U.S. oil producers have raked in more than $200 billion in profits since Russia invaded Ukraine as they capitalized on a period of geopolitical turmoil that rocked the global energy market and skyrocket prices.
Overall net profit for publicly traded oil and gas companies operating in the United States was $200.24 billion for the second and third quarters of the year, according to an analysis of earnings reports and estimates conducted by S&P Global Commodity Insights for the Financial Times.
The figure – which includes supermajors, mid-sized integrated groups and smaller independent shale operators – marks the sector’s most profitable six months on record and puts it on track for an unprecedented year.
“Operating cash flow will likely hit record highs — or at least very close — by year-end,” said Hassan Eltorie, executive director of upstream equity research at S&P.
The cash bonanza has infuriated the White House as high gasoline prices weigh on Democrats’ poll results ahead of next week’s critical midterm elections.
This week, President Joe Biden called outrageous revenues a “war gain” and accused corporations of “profiting” from the invasion of Moscow. Unless they invest the money in pumping more oil to drive down pump prices, he said he would ask Congress to hit them with higher taxes.
Extraordinary tax legislation is unlikely to pass in Washington. But it has become a reality on the other side of the Atlantic: Brussels has introduced a “solidarity contribution” of 33% on excess profits, while London has decreed an additional “levy on energy profits” of 25% which has increased the profits tax at 65% until the end of 2025. Rishi Sunak, the new British Prime Minister, plans to increase the levy to 30% and extend it until 2028.
Windfall earnings were supported by soaring free cash flow, a key industry metric that is defined as operating cash flow less capital expenditure. High commodity prices drove the former up; investors’ insistence on frugality has reduced the latter.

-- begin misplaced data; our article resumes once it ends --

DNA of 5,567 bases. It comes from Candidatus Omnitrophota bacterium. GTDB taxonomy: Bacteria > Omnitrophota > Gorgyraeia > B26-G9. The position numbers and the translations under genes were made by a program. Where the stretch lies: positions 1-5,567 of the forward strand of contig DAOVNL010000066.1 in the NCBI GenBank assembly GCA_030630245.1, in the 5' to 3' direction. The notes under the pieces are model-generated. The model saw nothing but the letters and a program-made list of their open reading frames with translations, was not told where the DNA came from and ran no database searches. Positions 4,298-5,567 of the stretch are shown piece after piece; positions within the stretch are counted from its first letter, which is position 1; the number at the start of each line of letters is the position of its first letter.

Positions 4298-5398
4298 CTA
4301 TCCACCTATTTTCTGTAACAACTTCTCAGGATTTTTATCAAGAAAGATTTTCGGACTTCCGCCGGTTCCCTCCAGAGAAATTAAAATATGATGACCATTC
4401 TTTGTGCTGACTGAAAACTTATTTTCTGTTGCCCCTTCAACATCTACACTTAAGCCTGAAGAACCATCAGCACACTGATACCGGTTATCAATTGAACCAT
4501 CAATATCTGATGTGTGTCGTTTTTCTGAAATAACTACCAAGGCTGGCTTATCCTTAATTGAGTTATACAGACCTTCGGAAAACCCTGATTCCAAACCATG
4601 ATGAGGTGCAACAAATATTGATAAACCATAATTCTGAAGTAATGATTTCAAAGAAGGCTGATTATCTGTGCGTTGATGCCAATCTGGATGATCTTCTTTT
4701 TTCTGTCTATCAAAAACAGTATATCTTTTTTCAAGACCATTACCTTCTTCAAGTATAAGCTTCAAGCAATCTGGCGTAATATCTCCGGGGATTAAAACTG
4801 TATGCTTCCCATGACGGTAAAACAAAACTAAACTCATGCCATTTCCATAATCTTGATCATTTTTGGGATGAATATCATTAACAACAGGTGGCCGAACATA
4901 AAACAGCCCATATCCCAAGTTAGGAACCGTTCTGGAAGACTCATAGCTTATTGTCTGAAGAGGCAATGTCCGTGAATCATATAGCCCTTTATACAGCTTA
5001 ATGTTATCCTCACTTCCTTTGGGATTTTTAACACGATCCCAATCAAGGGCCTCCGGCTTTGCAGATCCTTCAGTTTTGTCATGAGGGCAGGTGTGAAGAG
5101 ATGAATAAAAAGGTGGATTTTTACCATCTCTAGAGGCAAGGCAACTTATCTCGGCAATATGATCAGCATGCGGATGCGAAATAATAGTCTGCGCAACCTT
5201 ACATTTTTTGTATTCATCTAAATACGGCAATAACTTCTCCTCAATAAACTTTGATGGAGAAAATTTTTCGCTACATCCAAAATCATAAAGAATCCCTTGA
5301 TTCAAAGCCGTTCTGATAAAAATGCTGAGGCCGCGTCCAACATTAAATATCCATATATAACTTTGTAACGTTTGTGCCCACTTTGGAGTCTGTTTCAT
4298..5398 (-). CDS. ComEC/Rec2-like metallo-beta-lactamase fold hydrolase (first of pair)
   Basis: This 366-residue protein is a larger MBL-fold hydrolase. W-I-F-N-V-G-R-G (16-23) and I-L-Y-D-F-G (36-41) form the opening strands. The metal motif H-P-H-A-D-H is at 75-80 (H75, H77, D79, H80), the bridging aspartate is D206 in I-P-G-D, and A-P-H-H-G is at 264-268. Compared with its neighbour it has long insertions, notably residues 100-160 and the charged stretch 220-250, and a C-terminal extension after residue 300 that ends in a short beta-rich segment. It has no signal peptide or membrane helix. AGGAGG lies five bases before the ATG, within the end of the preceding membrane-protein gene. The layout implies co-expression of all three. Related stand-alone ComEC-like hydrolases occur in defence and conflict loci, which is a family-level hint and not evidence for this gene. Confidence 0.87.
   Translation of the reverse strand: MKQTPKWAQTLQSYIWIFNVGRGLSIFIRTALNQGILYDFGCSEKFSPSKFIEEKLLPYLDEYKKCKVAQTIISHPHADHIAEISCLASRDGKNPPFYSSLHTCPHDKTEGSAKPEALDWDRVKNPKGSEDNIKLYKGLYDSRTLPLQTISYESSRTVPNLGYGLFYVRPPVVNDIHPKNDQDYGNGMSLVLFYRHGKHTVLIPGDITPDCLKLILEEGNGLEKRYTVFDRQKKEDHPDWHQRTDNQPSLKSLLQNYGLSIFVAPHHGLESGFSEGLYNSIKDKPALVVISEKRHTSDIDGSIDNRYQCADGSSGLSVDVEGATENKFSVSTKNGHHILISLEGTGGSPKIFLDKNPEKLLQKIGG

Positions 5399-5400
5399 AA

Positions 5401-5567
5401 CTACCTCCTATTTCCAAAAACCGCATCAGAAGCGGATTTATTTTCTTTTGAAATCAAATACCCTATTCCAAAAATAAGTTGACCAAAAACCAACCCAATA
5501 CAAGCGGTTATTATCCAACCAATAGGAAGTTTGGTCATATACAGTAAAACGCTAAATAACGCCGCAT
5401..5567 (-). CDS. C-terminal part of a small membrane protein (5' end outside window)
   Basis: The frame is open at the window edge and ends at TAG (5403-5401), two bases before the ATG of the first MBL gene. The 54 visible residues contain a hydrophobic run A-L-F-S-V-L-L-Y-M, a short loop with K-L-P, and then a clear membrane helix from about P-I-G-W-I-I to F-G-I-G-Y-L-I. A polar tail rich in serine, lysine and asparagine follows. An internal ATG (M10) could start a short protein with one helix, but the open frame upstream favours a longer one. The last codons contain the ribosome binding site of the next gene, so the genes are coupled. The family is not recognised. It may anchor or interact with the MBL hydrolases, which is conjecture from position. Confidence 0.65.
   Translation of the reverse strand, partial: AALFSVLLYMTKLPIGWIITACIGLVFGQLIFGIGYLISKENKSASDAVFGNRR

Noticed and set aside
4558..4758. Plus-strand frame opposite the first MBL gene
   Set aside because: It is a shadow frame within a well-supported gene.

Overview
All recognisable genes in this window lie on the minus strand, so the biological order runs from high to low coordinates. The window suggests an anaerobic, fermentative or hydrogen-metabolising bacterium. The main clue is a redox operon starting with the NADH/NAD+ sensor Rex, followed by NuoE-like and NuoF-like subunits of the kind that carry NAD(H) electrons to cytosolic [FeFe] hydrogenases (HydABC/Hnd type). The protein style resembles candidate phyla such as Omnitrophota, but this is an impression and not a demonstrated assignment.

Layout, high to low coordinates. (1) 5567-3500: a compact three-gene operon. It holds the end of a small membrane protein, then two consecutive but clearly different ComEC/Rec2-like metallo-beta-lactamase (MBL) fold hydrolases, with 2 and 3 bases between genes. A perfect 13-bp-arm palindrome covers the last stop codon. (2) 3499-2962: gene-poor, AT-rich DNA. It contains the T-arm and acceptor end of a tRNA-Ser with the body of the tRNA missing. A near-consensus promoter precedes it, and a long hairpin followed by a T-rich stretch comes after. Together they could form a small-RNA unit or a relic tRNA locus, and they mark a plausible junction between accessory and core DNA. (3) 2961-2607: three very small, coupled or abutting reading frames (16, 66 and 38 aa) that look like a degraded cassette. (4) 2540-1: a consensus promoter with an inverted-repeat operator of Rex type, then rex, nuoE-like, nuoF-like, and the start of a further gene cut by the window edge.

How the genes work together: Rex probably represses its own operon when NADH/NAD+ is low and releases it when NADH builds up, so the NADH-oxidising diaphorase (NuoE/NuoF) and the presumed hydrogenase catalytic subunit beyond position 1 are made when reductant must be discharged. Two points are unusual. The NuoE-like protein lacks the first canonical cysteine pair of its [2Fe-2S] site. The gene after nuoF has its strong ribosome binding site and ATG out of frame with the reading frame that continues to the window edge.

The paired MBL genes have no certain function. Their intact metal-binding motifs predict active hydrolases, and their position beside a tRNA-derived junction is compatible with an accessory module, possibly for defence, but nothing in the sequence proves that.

Brent crude, the international oil benchmark, averaged over $105 a barrel in the second and third quarters, well above an average of around $70 a barrel over the past five years. It reached a peak of nearly $140/bbl in early March after the arrival of Russian tanks in Ukraine.
Meanwhile, Wall Street, still reeling from a decade of profligacy and persistent losses, demanded that companies enter a new era of capital discipline – prioritizing shareholder returns over drilling campaigns. costly in the pursuit of ever-increasing production growth. Investment bank Raymond James estimates capital spending by the world’s 50 largest producers will be around $300 billion this year, about half of what it was in 2013, the last time prices were at a comparable level.
“Over the past five years, the industry has gone from ‘drill, baby, drill’ to focusing on what shareholders really want, which is return of capital,” said Pavel Molchanov, analyst at Raymond James. “Dividends and share buybacks have never been more generous than they are today.”
Big Oil’s new discipline contrasts with Big Tech, which has frustrated Wall Street over a perceived failure to rein in investment. Tech stocks have been pummeled in recent weeks after companies such as Google and Meta reported lackluster earnings.
Reacting to the prospect of a windfall tax, Darren Woods, chief executive of ExxonMobil, which had its most profitable quarter ever, said his company’s large dividend should be seen as its way to “return a portion of our profits directly to the American people”.
“We prioritized building value per share over chasing volumes,” said Rick Muncrief, managing director of Devon Energy, a major shale driller. “And we’ve rewarded shareholders with market-leading cash returns.”
Additional reporting by Alice Hancock in Brussels and David Sheppard in London
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